What will you learn from this article?
- Outcome harvesting is an evaluation approach that documents the outcomes of a program strategy by embracing complexity.
- The core principles of outcome harvesting include a contribution analysis, continuous iteration, engagement with key actors, and quantitative data collection.
- These approaches are well suited to reveal unexpected, more nuanced outcomes, particularly in complex environments.
In the realm of project management and evaluation, the quest for effective methodologies to capture and assess outcomes is ever-present. Among various approaches, outcome harvesting has emerged as a dynamic and innovative method that places emphasis on learning and adaptation. Our recent work with Agenda for Change allowed us to explore how outcome harvesting can serve as the core foundation for a results framework.
What is outcome harvesting?
Outcome harvesting is an evaluation approach that focuses on identifying and documenting the outcomes of a program strategy or strategic intervention without necessarily knowing what these are in advance. It embraces complexity, encourages actor engagement, and aims to capture unintended and unexpected changes that have occurred. Outcome harvesting provides a flexible, realistic approach to measuring progress.
Figure 1: Outcome harvesting as an evaluation approach
The core principles of outcome harvesting
- Contribution Analysis: Outcome harvesting prioritizes understanding the contribution of the project to observed outcomes. It acknowledges that multiple factors influence outcomes and seeks to uncover the initiative’s role within the broader context.
- Iterative and Adaptive: Outcome harvesting acknowledges that outcomes can change and evolve over time, which allows for ongoing learning and adaptation.
- Engagement: This approach actively involves stakeholders throughout the process, recognizing their unique perspectives and knowledge. Stakeholders play a vital role in identifying outcomes and planning responses, resulting in a more inclusive and comprehensive evaluation.
- Qualitative Data Complements Quantitative Data : Unlike traditional evaluation methods that heavily rely on quantitative data, outcome harvesting emphasizes the collection of qualitative data. This includes narratives and stories that provide rich insights into the outcomes and the project’s contribution. Meanwhile, as shown in Figure 1, qualitative stories are complemented with quantitative data (i.e. parameters) in order to affect and evaluate progress on the basis of an organization’s Theory of Change. This process, in turn, enriches the narrative with quantitative information.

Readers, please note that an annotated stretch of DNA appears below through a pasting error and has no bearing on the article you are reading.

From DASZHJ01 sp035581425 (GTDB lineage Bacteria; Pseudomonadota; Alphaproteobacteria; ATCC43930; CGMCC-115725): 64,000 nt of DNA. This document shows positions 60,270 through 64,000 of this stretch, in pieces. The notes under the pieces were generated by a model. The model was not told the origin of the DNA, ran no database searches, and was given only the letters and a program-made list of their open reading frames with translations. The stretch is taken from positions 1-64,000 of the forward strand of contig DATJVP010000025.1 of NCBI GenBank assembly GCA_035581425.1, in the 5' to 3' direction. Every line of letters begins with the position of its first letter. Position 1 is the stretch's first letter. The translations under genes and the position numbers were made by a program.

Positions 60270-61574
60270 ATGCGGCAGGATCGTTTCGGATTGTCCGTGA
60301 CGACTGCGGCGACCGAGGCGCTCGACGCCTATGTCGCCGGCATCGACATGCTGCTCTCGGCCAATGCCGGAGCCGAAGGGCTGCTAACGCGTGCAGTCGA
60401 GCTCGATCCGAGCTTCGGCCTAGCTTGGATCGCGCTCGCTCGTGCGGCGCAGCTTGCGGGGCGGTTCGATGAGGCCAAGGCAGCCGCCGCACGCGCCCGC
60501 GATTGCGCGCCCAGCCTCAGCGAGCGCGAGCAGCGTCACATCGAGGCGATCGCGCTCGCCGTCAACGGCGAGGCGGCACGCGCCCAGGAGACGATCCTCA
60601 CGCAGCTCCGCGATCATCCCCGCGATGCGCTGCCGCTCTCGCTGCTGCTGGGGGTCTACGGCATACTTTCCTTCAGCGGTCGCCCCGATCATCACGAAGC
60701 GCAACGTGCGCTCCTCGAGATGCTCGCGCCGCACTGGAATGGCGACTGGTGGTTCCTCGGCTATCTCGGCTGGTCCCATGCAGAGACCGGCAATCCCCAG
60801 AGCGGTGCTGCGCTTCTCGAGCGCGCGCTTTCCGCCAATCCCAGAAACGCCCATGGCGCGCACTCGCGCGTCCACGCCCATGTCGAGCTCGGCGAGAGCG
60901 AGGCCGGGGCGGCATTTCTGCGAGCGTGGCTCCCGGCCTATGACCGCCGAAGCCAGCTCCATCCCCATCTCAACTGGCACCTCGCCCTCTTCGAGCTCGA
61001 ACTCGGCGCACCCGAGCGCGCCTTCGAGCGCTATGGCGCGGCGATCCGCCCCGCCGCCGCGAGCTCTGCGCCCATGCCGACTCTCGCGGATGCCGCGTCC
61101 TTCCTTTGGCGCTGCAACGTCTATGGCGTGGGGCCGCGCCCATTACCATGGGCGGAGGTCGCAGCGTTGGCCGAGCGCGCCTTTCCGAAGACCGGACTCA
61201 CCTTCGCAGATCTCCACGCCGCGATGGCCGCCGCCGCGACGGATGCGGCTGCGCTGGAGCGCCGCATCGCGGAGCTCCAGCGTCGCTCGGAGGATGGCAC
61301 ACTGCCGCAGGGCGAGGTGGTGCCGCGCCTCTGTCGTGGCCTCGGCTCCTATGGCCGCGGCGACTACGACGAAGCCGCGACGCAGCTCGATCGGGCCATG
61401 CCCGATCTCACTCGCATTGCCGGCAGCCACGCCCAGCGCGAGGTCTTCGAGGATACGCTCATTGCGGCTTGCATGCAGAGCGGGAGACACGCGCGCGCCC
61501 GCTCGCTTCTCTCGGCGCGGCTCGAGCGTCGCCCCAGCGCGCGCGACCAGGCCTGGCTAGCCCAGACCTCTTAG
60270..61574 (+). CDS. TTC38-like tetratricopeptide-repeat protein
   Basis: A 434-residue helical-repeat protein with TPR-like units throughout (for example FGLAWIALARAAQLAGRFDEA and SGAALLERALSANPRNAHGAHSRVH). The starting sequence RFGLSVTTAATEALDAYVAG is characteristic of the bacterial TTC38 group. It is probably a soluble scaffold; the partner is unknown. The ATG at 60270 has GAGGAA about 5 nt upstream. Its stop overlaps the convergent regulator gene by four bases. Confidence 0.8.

Outcome harvesting in practice
An example use case of outcome harvesting could potentially be to capture stories about systems strengthening. In this case, systems strengthening could be measured through stories being classified against building blocks through tags like #financing, #servicedelivery. The stories could be further contextualized with quantitative indicators, such as JMP service level information. In this way, outcome harvesting could be used to holistically examine how an organization’s work is impacting both systems and services.
Benefits of outcome harvesting
Outcome harvesting is particularly well-suited and useful in operations in complex environments with many actors. The approach enables a more nuanced understanding of outcomes which may not be apparent in traditional approaches. Furthermore, by adopting an iterative and adaptive approach, outcome harvesting promotes continuous learning and improvement. One of the key benefits of outcome harvesting is that it is excels at revealing unexpected outcomes, which may include both positive and negative effects. By actively involving stakeholders throughout the process, outcome harvesting fosters ownership and enhances the credibility and usefulness of evaluation results. It builds trust and encourages collaboration among diverse actors.
Figure 2: How are stories are linked to organizational vision and priority areas?
Outcome harvesting offers a new perspective on results frameworks, shifting the focus from rigid indicators to a more adaptive and learning-oriented approach. By embracing complexity, engaging stakeholders, and capturing unexpected outcomes, this methodology unlocks insights that traditional evaluation methods may overlook.
We’re curious to know, have you used outcome harvesting in any of your projects? If so, how? What were the key learnings, challenges, surprises?